Conservatives show weakened resolve on death penalty

By 
  • December 4, 2009
{mosimage}TORONTO - Heavy condemnation of Prime Minister Stephen Harper and his Conservative government for its pick-and-choose approach to protecting Canadians facing the death penalty abroad came up repeatedly during the third annual Cities for Life protest in Toronto.

“We now have, for the first time in more than 50 years, a Prime Minister and a government who support the death penalty, who believe in the death penalty,” said James Lockyer, director of the Association in Defense of the Wrongly Convicted

“Our nation’s firm, unwavering leadership on the death penalty has been abandoned,” said Amnesty International Canada secretary general Alex Neve.

The international Cities for Life Day each Nov. 30 is promoted by the Community of Sant’Egidio, a Catholic lay movement particularly strong in Europe which dedicates itself to peace building and non-violence. More than 1,100 cities around the world participated this year in the call to abolish the death penalty worldwide. Toronto Mayor David Miller proclaimed Nov. 30 Cities for Life Day in Toronto.

There are 59 countries which retain the death penalty. However, 93 per cent of all executions take place in China, Iran, Saudi Arabia, Pakistan and the United States. Last year 25 countries executed at least 2,390 people, according to Amnesty International.

This year’s Cities for Life gathering in Toronto was all the more relevant because the Conservative government has weakened Canada’s resolve on the death penalty, keynote speaker Nazanin Afshin-Jam told The Catholic Register before the candlelit protest.

“It’s all of our responsibility, I believe, to show that it doesn’t make a right to commit another wrong,” said the former Miss World Canada and founder of Stop Child Executions . “I don’t see the logic of murdering somebody to show that murder is wrong.”

It’s not the first time the federal Conservatives have drawn criticism for their policy on the death penalty.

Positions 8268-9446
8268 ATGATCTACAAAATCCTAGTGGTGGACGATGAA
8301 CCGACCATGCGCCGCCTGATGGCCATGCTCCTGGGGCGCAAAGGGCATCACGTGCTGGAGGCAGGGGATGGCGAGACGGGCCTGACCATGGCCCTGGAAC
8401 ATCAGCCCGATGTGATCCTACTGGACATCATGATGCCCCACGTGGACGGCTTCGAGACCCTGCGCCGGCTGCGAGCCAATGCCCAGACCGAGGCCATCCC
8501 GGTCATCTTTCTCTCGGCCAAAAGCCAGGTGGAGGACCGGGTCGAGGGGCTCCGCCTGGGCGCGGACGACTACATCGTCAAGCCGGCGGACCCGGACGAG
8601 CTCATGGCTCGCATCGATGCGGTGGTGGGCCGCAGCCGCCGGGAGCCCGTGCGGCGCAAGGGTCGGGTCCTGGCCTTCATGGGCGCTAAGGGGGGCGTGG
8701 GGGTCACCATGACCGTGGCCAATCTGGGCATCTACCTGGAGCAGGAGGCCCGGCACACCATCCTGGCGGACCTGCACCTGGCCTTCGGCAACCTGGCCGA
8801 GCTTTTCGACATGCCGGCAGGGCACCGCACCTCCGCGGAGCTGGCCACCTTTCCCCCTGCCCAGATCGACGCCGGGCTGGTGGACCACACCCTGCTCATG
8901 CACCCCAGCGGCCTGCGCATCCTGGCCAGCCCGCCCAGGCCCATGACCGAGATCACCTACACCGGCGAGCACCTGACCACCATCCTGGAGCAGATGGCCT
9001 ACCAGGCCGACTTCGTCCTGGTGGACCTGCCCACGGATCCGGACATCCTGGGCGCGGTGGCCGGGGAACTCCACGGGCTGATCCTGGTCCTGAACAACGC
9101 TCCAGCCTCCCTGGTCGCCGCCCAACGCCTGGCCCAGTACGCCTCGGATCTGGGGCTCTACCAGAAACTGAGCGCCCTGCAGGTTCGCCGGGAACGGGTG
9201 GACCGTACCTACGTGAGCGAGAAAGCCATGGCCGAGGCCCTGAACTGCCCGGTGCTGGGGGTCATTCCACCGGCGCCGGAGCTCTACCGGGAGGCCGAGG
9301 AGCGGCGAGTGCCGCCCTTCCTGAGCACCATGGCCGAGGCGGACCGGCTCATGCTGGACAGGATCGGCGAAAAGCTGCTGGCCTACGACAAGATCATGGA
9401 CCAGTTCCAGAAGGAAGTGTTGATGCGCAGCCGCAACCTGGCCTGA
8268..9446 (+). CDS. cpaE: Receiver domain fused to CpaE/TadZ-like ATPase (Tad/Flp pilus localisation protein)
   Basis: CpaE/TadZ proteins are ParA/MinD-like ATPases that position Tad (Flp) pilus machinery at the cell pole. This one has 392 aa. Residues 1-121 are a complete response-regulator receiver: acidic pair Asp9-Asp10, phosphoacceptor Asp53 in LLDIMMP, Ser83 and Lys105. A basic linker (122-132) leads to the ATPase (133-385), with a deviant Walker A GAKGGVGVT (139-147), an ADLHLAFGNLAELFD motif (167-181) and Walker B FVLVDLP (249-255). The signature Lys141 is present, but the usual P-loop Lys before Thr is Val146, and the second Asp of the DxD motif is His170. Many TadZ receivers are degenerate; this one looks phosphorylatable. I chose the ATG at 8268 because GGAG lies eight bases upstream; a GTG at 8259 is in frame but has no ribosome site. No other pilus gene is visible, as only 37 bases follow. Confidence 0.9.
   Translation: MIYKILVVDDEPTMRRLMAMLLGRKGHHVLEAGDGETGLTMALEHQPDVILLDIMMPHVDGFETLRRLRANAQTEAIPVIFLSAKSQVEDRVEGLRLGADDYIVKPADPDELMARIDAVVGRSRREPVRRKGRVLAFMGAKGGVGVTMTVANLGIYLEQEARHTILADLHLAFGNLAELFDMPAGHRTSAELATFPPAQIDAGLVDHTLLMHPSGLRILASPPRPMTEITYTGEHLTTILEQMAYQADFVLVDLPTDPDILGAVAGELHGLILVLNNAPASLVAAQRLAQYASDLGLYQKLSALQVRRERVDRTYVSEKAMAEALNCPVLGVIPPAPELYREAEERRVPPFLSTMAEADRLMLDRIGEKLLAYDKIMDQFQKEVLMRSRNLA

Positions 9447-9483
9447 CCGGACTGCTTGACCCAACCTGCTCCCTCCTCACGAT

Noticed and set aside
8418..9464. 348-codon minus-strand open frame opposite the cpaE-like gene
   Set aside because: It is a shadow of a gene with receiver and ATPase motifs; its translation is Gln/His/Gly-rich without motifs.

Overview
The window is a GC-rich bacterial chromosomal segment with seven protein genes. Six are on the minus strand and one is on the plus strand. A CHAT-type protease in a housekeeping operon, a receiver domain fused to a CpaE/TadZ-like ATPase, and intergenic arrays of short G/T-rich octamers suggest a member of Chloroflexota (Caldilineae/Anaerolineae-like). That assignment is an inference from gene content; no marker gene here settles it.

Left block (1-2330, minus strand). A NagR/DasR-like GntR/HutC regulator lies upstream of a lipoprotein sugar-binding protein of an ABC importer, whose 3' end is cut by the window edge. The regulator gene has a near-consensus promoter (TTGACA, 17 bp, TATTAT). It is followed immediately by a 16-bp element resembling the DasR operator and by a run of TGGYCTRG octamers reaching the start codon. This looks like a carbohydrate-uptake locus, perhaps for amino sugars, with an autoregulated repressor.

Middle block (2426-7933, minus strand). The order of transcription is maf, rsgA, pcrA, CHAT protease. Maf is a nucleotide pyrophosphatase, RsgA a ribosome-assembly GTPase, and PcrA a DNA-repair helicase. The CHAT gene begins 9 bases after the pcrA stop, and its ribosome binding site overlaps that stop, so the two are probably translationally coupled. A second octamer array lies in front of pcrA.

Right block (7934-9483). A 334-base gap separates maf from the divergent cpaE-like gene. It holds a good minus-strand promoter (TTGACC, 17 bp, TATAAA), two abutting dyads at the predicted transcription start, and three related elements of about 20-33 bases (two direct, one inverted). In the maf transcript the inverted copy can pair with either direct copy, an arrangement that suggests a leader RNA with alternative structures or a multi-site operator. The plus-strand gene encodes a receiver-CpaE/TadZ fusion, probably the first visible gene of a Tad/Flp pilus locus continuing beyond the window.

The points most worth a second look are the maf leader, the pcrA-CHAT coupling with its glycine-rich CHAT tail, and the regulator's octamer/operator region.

In August the Canadian Bar Association representing 37,000 lawyers passed a resolution saying the failure to seek clemency for all Canadians facing the death penalty brings Canada’s legal system into disrepute.

In July the government had published its policy, saying it would seek clemency for death row inmates based on criteria including whether or not the country carrying out the execution is democratic and respects the rule of law. Though the policy was officially published this year, it had been in effect since 2007 when the Harper government ceased long-standing efforts to bring Alberta-born convicted murderer Ronald Smith, on death row in Montana, back to a Canadian jail.

In 2007 the Catholic Organization for Life and Family wrote to Harper urging him to uphold Canadian opposition to the death penalty.

COLF reports that the Prime Minister’s Office never replied to its letter.

Canada’s homicide rate has plunged 27 per cent since the country abandoned the death penalty in 1976. In the United States the FBI Uniform Crime Reports Division reports that states without the death penalty have 4.9 murders per 100,000 people, and states with the death penalty have 9.2 murders per 100,000 people.

Harper has not proposed reinstatement of the death penalty in Canada while in government.

“I’ve made it very clear I won’t be proposing any kind of death penalty legislation or any referendum on that during this election,” Harper said in 2004.

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